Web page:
Three former employees at Tesla's factory in Fremont reportedly were fired after accepting the company's offer to opt out of returning to work for fear of being exposed to the coronavirus.
The three workers told the Washington Post that when Tesla reopened the Fremont factory in May, defying Alameda County orders at the time, CEO Elon Musk sent a letter to all employees, saying in part if they "feel uncomfortable coming back to work at this time, please do not feel obligated to do so."
In late May, the county formally allowed Tesla to resume factory operations, after which the company sent an email to employees saying it will be reinstating its attendance policy, but with a provision allowing concerned workers to stay home on unpaid leave until May 31, the newspaper reported.
The three workers, all of whom had concerns of exposing family members if they returned to the factory, thought Musk's offer to stay on unpaid leave stood. But by the end of June, Tesla told the workers they had abandoned their jobs and fired them, they told the Post.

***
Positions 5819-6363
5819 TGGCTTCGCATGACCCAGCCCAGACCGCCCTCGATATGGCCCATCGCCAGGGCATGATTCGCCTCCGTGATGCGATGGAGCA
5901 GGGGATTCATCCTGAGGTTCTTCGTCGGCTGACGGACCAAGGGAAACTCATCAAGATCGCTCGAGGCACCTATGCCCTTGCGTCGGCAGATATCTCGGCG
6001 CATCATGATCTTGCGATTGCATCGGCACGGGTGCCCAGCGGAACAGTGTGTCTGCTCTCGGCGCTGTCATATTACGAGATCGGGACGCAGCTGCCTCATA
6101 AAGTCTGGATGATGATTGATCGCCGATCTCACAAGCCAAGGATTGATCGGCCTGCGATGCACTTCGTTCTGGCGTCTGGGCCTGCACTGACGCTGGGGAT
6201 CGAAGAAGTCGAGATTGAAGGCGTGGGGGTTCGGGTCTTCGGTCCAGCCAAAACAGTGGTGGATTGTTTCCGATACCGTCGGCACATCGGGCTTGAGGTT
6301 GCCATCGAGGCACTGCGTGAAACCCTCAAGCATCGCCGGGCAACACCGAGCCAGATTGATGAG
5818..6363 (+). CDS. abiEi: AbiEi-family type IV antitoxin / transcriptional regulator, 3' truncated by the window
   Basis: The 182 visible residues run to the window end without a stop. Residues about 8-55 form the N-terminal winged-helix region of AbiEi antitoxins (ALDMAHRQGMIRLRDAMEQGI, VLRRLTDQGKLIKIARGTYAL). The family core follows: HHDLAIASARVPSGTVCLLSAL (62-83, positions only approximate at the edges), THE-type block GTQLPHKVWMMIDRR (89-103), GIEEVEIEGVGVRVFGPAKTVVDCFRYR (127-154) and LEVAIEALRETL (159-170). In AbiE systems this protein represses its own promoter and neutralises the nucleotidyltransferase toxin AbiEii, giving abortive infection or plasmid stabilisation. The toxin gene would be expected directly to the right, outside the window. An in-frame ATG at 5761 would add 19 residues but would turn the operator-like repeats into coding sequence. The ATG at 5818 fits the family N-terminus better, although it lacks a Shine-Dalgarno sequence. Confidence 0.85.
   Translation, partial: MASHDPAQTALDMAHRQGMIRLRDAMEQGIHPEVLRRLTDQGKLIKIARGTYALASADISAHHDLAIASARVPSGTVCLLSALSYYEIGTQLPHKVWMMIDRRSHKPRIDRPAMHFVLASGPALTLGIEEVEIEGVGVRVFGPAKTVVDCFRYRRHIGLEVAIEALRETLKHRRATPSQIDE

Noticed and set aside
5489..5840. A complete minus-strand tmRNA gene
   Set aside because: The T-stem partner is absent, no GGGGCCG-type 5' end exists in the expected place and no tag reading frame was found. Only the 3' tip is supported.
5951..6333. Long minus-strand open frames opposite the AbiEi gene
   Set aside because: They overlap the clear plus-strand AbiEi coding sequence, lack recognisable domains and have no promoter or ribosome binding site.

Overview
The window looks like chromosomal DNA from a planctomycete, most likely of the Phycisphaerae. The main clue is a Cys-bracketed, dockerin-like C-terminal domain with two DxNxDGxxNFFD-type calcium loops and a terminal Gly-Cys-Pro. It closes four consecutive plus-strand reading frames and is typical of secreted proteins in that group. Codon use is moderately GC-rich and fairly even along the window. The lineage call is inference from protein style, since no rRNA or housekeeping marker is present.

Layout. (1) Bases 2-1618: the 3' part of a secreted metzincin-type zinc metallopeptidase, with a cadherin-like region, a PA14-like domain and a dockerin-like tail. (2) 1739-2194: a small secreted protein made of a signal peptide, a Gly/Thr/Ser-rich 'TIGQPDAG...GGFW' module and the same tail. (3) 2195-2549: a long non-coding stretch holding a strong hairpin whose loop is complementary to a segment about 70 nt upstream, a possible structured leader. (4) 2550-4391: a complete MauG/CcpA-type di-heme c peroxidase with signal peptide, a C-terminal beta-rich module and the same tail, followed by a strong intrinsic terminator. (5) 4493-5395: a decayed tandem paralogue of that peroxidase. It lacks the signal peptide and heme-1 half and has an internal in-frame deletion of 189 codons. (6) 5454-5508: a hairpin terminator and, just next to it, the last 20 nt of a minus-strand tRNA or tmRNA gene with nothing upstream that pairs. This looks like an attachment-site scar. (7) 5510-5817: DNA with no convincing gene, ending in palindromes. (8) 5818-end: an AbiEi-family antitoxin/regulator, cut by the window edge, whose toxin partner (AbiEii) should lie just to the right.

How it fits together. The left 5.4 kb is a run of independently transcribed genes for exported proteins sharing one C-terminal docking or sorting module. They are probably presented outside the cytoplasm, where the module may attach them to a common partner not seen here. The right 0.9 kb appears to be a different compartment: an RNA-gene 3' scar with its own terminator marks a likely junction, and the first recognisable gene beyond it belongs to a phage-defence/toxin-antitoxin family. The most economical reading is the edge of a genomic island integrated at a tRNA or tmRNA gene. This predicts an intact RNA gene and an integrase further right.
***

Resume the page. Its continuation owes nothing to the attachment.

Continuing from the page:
One of the workers has a 1-year-old son born with respiratory problems; another is responsible for caring for an aging stepfather; and the third worker's fiancee had recent heart surgery and suffers from chronic obstructive pulmonary disease, the Post reported.
Meanwhile, some Tesla factory workers have complained about the lax coronavirus protocols at the Fremont plant, telling the Observer the screening process is not thorough and mask-wearing is erratic.
The Post first reported that Tesla told employees of at least two positive COVID-19 cases after its May reopening.